April 15, 2021

The Infrastructure Problems of the National Weather Service

 This is a lot of talk about the new infrastructure bill that is being considered in Congress.

Supporters of U.S. weather prediction and the National Weather Service need to get organized since the National Weather Service has profound infrastructure problems that need attention.  Serious enough that it is holding back the quality and reliability of weather information that is being provided to the American people.

Let me tell you about a few of them.

U.S. weather radars

 The current U.S. radar network was installed in the late 1980s and early 1990s and applies the radar technology of forty years ago, with some minor upgrades (dual polarization).  Furthermore, the radar network has major gaps in coverage including the Oregon coast, eastern Oregon, and large portions of eastern Washington (see map).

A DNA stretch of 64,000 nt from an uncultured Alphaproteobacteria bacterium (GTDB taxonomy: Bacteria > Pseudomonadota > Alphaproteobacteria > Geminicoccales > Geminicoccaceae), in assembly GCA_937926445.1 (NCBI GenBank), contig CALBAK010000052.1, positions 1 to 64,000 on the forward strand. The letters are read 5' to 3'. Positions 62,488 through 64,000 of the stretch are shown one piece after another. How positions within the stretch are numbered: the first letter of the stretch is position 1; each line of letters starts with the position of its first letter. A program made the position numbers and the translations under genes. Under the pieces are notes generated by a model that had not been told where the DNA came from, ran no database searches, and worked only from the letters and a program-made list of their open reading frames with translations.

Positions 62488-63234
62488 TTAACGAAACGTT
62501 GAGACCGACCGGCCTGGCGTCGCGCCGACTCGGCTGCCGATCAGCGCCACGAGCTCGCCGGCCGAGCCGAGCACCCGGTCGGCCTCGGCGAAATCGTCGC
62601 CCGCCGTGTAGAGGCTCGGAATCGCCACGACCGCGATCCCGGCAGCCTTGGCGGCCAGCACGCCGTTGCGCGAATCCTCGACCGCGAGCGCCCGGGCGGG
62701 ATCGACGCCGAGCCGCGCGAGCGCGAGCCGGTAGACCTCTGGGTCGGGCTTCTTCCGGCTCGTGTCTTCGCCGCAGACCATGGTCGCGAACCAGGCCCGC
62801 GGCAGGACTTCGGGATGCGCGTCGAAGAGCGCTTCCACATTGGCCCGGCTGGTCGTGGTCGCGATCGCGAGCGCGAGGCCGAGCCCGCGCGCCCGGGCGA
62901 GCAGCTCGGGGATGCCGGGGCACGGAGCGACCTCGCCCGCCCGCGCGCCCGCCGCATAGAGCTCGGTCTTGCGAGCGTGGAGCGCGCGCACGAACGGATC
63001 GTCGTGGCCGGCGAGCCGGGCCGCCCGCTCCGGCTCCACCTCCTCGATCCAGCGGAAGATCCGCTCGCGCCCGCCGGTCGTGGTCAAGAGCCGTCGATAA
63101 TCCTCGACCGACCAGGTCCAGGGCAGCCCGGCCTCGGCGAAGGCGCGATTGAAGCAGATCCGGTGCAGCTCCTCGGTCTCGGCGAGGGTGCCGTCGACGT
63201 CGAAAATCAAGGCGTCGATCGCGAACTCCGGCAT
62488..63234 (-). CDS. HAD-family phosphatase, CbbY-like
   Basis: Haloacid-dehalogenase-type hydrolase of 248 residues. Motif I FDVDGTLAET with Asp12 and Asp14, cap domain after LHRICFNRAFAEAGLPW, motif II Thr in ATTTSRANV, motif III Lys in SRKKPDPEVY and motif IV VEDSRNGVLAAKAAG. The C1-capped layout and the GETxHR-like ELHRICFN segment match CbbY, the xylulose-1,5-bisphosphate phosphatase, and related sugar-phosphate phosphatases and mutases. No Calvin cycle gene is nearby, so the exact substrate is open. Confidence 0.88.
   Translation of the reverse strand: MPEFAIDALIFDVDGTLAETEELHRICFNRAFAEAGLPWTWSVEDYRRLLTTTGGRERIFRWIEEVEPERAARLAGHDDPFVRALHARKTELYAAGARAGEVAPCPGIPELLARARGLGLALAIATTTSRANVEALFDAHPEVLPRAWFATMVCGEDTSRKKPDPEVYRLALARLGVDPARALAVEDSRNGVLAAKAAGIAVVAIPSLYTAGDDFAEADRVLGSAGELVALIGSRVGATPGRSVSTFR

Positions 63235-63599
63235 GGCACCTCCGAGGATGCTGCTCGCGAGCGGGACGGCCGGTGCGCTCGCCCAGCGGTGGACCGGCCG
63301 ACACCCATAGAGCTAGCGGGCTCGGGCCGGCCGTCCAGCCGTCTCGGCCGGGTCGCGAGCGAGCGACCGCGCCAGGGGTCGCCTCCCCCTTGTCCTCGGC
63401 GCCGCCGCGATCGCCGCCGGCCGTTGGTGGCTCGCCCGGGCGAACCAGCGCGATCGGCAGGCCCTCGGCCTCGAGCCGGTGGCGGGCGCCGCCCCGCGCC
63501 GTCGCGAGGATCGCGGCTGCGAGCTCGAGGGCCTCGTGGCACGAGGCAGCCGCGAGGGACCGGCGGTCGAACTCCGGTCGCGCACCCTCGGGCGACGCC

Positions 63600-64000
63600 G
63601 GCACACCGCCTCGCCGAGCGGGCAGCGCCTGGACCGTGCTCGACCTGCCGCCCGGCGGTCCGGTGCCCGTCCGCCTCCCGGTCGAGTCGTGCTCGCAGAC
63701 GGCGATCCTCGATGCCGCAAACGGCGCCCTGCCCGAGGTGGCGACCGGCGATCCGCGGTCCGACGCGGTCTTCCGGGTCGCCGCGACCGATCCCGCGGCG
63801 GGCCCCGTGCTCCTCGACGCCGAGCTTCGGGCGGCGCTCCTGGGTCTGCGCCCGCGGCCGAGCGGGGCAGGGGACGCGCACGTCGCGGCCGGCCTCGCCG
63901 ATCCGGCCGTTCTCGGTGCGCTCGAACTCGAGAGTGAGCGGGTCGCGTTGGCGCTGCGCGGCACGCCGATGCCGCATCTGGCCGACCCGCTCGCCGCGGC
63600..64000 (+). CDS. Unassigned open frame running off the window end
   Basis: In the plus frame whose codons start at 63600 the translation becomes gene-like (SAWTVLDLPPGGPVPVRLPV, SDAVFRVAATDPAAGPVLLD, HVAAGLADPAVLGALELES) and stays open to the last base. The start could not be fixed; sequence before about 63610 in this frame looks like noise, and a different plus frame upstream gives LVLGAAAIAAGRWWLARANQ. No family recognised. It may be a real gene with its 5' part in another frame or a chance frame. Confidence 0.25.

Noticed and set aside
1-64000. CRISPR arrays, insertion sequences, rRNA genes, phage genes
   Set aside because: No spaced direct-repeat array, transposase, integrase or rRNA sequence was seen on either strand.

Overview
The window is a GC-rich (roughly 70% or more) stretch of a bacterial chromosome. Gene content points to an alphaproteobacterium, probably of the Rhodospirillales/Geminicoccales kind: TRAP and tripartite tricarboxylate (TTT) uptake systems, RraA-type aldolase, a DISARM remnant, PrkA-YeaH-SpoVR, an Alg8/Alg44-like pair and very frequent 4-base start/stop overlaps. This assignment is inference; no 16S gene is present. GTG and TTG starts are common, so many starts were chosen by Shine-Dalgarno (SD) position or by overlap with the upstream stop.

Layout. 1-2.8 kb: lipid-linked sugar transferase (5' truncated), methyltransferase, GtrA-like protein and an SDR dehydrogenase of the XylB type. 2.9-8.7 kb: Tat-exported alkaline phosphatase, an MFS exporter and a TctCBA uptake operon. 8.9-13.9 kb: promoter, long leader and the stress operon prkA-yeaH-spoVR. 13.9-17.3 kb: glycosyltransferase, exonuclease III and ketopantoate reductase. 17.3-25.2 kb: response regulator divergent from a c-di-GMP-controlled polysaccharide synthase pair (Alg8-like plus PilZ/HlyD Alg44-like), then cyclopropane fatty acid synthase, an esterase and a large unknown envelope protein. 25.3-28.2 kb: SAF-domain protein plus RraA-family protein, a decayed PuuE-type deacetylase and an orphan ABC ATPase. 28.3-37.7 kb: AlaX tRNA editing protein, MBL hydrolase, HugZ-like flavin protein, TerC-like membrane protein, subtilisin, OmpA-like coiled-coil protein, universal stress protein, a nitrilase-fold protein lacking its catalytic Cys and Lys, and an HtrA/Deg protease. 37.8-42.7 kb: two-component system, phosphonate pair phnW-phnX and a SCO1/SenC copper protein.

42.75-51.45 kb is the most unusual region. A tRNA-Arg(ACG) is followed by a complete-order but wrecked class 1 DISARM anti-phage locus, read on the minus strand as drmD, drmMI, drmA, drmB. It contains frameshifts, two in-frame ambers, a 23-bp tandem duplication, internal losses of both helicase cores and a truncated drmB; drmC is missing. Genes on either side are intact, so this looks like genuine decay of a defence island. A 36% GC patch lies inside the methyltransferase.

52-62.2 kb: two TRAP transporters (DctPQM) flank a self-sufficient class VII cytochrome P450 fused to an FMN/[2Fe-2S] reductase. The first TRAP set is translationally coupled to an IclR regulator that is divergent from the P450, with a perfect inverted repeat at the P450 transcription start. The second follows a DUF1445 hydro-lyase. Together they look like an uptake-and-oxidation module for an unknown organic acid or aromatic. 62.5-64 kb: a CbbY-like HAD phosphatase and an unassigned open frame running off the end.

Amazingly, the National Weather Service has no process in place to replace that current radar network (called NEXRAD or WSR-88D) and has given no priority to filling the radar gaps.  A major infrastructure upgrade is acutely required.

National Weather Service Computer Infrastructure

This is an area of profound need in many ways.   

    • Insufficient computing resources on which to run numerical weather prediction models.   At this point, the NOAA/NWS Environmental Modeling Center has inadequate computer resources to apply the physics, data assimilation, ensemble approaches, and resolution needed for state-of-the-art forecasting.  To do so, would require at least 100 times what they have now.  
    • They lack the computer resources for "hot" backups that would immediately take over when the primary system fails.    
    • Their current computer infrastructure lacks the bandwidth and capabilities to distribute even the current observational and modeling products, 
    • The NWS computer systems lack sufficient storage capabilities.
    • The current computer infrastructure has single failure modes, which results in the loss of important products.   This happened recently with the several-day loss of key marine products.
    • There is inadequate bandwidth (ability to communicate) between and to National Weather Service offices around the nation.
    • There are insufficient communication capabilities to derive maximum benefits from the current observing network.